Bird Hunting

This morning my oldest son and I decided that we would go on a drive today to see the Tundra Swans that accumulate in our area during this time of year for a feeding stopover before migrating further south for overwintering. We live near the Mississippi River and one of the largest, if not the largest, migrational flyways in the United States.

Seasonally, all types of birds come and go using this river flyway. They come north in the spring and head south before the waters completely freeze over, as I understand it. I am an environmental educator but birds are a species of which I know very little about. You can ask me about any number of other things concerning the environment, as well as specific species of Lepidoptera, and I’ll know a fair amount. Birds…not so much.

Still, last week when I saw the US Fish and Wildlife Service post on their FaceBook page about the numbers of birds gathering within a fifty-mile radius of where we live, I thought it might be fun to go and try to get some photos.

Today was the day. We headed over to the Minnesota side of the river to get to a couple of overlooks near where Tundra Swans, American White Pelicans, Canadian Geese, Mallards, and a host of other duck species congregate. The post indicated in some spots there were thousands of swans.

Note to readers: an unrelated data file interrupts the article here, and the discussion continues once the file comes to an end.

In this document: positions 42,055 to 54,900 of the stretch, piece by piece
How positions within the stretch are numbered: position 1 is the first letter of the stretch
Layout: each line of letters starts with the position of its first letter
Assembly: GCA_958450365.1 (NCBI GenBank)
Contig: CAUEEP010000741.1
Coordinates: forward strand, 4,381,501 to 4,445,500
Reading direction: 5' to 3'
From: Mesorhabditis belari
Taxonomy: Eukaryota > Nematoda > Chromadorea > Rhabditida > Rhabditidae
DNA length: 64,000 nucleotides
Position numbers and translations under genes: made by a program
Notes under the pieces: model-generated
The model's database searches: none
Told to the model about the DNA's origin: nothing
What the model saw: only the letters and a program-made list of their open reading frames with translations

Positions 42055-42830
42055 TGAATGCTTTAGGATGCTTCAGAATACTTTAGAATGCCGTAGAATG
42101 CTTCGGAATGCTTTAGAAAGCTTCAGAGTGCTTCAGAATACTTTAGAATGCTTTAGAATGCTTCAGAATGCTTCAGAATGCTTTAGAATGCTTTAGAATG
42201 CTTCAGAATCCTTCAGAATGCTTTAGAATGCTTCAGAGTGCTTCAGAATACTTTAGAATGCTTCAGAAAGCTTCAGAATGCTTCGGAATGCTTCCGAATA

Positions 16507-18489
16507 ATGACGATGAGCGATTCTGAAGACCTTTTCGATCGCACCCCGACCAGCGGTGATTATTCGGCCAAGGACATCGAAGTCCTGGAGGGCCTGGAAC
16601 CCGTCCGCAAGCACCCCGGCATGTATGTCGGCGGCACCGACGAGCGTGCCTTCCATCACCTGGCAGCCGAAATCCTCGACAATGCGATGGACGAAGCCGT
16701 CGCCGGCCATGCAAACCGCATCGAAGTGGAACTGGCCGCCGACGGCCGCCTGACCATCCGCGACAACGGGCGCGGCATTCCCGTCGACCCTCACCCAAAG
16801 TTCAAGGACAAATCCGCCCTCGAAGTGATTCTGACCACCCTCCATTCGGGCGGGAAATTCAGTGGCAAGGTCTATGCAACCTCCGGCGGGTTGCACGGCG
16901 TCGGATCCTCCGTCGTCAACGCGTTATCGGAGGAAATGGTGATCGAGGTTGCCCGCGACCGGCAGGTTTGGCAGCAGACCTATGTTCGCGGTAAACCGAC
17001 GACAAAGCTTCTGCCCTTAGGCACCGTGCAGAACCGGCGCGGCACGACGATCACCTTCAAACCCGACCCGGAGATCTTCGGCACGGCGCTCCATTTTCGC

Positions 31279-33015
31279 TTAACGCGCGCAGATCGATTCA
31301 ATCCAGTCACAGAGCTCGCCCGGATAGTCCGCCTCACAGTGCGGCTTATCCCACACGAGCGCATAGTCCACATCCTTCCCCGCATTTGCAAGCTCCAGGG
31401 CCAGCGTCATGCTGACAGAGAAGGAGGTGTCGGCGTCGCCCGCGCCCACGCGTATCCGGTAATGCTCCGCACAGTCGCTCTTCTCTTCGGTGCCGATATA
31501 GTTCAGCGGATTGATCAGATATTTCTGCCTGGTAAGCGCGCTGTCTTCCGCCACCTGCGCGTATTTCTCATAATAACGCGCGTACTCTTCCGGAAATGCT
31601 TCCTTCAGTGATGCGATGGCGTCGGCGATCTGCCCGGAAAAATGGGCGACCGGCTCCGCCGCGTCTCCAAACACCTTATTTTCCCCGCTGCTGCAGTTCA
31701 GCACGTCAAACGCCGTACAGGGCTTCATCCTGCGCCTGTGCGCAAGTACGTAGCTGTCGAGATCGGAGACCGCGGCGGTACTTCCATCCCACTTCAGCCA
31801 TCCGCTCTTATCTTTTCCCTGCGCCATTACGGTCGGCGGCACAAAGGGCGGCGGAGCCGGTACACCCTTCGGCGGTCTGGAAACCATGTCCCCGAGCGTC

I took this as an opportunity to take my telephoto lens, a 600mm whopper, that I had bought several years ago when my son’s soccer team went to the state tournament for the first time. It’s heavy but does allow me to zoom in on subjects that are a fair distance away. I charged my battery, made sure I had an SD card and we were off.

We became concerned when we neared the designated area and had not seen any birds, anywhere – on the river, in the air, or on the roadside. Then, we started to get some precipitation. It was a rain-snow mix. But, the sky to the west was blue, so we continued on.

Soon, we arrived at the overlook, and, low and behold, there were hundreds of birds! White specks everywhere showed the floating and honking Tundra Swans, as other geese and ducks, paddled around them. It was amazing!

After sitting a few minutes in the car, waiting for the rain to pass, we got out and took some photos – along with many other people out for a taste of nature instead of a taste of shopping, on this post-thanksgiving Saturday.

My son also gave me some pointers on using my DSLR camera more efficiently. In an instant, my photos improved! I was also aided by the overlook having a railing on which to support my lens.

It was a fun and worthwhile trip to the Minnesota side of the Upper Mississippi River to bird-watch! I think I happened to get a few nice shots! I might even be starting to like these winged creatures!

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